In addition to speakers Benoit and Gingell, Premier Ranj Pillai addressed the gathering.
Pillai said the Yukon government is committed to listen, learn and acknowledge the truth of the legacy of residential schools in the Yukon.
“Your work to uncover the truth about children who went missing from Yukon residential schools and bring closure and healing to families and communities is critical for Yukon’s path towards reconciliation,” said Pillai.
The premier said the government has committed $1.3 million over three years to support the search for the truth about what happened to children in residential schools in the territory.
Pillai encouraged everyone to reach out to supports that are available across the Yukon.
“We know that healing is not a one-time event but a journey that requires sustained effort and the support of a whole community,” he said.
“I believe this work will lead us towards a society where the wounds of the past are not forgotten, but rather transformed into a source of strength, resilience and unity.”
The Carcross/Tagish chief said they know children arrived at Chooutla from communities across the Yukon, northern British Columbia and the Northwest Territories.
“And some never came home,” Benoit said.
“Today is for each of them. And it is for all of us too – survivors, family members, friends, communities that have borne the burden of the school’s legacy.
“We hope that the work we are starting here today can help us all find answers, and hopefully some peace, because our communities have hurt for a long time.”
Benoit thanked Gingell and Adeline Webber, the chair of the project who will soon be sworn into her new job as the territory’s next commissioner.
“I want to close by saying that these are still difficult days for our children,” said Benoit.
“As we remember the young people lost at that school, let’s also keep in our hearts the children we’re losing today to drugs, to violence, to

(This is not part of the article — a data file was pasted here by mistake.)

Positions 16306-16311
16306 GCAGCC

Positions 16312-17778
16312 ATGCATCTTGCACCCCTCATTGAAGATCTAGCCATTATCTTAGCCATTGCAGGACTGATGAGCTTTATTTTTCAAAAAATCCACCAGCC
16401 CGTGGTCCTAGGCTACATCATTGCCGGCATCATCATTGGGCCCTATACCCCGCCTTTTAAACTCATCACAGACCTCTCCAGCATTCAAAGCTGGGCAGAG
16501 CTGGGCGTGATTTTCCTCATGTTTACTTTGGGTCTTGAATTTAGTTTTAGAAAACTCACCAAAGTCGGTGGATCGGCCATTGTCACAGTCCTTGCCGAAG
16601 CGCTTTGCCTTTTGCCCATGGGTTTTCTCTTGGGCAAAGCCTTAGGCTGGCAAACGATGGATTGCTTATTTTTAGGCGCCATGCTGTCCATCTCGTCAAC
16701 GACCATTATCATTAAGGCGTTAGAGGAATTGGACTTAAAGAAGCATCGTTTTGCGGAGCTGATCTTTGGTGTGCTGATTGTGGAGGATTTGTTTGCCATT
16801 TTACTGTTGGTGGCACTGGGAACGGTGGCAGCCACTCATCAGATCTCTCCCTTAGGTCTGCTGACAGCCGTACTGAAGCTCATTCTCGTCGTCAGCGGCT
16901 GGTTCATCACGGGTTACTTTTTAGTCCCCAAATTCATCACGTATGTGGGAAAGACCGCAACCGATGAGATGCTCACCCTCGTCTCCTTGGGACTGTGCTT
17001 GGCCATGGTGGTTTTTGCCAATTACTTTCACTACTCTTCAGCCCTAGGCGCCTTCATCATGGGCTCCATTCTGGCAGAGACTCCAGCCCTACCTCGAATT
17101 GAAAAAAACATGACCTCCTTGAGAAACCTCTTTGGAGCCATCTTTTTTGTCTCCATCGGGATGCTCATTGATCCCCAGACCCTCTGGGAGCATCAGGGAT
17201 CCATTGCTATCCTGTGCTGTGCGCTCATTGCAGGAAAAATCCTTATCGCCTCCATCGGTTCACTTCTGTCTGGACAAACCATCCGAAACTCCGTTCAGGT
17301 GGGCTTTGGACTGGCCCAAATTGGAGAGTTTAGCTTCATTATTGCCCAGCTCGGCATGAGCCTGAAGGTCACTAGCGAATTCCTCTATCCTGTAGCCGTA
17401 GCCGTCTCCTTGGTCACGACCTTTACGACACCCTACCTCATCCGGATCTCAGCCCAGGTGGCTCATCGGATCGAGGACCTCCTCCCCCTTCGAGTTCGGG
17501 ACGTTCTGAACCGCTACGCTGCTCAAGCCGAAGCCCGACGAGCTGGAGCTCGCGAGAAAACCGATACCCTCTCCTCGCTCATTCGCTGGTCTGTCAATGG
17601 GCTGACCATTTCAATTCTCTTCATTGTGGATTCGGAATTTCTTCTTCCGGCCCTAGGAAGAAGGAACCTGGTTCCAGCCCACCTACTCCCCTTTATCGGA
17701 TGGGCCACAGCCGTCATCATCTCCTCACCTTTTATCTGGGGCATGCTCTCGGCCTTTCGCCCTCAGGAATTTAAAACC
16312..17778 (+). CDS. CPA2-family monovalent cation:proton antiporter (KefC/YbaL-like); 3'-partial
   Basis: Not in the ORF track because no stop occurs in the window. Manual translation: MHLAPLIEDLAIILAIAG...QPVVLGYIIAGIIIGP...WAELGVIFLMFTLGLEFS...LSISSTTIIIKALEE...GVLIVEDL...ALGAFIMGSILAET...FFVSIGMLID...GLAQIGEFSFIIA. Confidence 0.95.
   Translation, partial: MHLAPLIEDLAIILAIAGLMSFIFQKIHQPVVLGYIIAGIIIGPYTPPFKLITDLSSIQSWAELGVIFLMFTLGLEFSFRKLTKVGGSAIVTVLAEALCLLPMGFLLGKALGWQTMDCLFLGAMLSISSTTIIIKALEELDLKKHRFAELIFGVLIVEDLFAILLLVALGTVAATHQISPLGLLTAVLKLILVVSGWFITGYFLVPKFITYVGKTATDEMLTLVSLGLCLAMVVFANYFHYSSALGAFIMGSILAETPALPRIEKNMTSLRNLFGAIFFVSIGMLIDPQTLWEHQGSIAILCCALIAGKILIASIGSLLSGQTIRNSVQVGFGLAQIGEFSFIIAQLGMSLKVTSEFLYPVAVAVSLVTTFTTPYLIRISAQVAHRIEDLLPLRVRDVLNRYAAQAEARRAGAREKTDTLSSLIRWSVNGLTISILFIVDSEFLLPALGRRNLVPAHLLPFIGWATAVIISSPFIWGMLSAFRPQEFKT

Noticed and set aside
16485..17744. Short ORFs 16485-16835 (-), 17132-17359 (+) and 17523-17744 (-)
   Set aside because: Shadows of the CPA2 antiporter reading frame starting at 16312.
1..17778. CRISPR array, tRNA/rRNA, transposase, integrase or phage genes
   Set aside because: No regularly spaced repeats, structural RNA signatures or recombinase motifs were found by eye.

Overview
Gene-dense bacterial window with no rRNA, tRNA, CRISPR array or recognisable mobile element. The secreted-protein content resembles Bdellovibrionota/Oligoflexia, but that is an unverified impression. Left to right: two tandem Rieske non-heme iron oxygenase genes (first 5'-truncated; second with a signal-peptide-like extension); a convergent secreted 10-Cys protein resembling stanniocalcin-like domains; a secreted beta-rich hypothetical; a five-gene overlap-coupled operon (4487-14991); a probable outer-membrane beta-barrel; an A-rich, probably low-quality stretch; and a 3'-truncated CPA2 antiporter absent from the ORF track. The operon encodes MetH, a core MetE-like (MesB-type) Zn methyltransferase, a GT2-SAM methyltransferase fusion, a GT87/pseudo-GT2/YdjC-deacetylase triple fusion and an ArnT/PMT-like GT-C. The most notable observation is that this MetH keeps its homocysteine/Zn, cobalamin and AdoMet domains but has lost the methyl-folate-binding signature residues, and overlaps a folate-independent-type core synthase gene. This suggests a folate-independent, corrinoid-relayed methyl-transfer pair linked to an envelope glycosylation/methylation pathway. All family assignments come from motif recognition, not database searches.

“As we go forward together in a good way, let’s let this work at the Chooutla Residential School be a reminder to us that we have a commitment, a commitment to all of our children, and a commitment to make this world a better and fairer place for each of them.”
Webber said, “Through the stories, from the families and residential school records, we know some Yukon students – many of our loved ones – died at these schools and never returned home.
“Our families have been left with a hole in their hearts. They deserve answers and, more importantly, they deserve some sense of peace,”
Following the formal addresses, the gathering moved outside to the former site of the residential school, where a sacred fire was burning.
The Yukon search initiative was announced shortly after the detection of 215 unmarked graves at the former Kamloops Residential School in
B.C. in 2021.
The Residential School Missing Children Project (RSMCP) was initiated with First Nation representatives, from a number of Yukon communities, helping guide the work.
Researchers have spent months sifting through archives to determine the identities of missing children from former residential schools around the territory.
These schools were in Carcross, Dawson City, Whitehorse and Shingle Point. The information also includes three former hostels used to house First Nation students.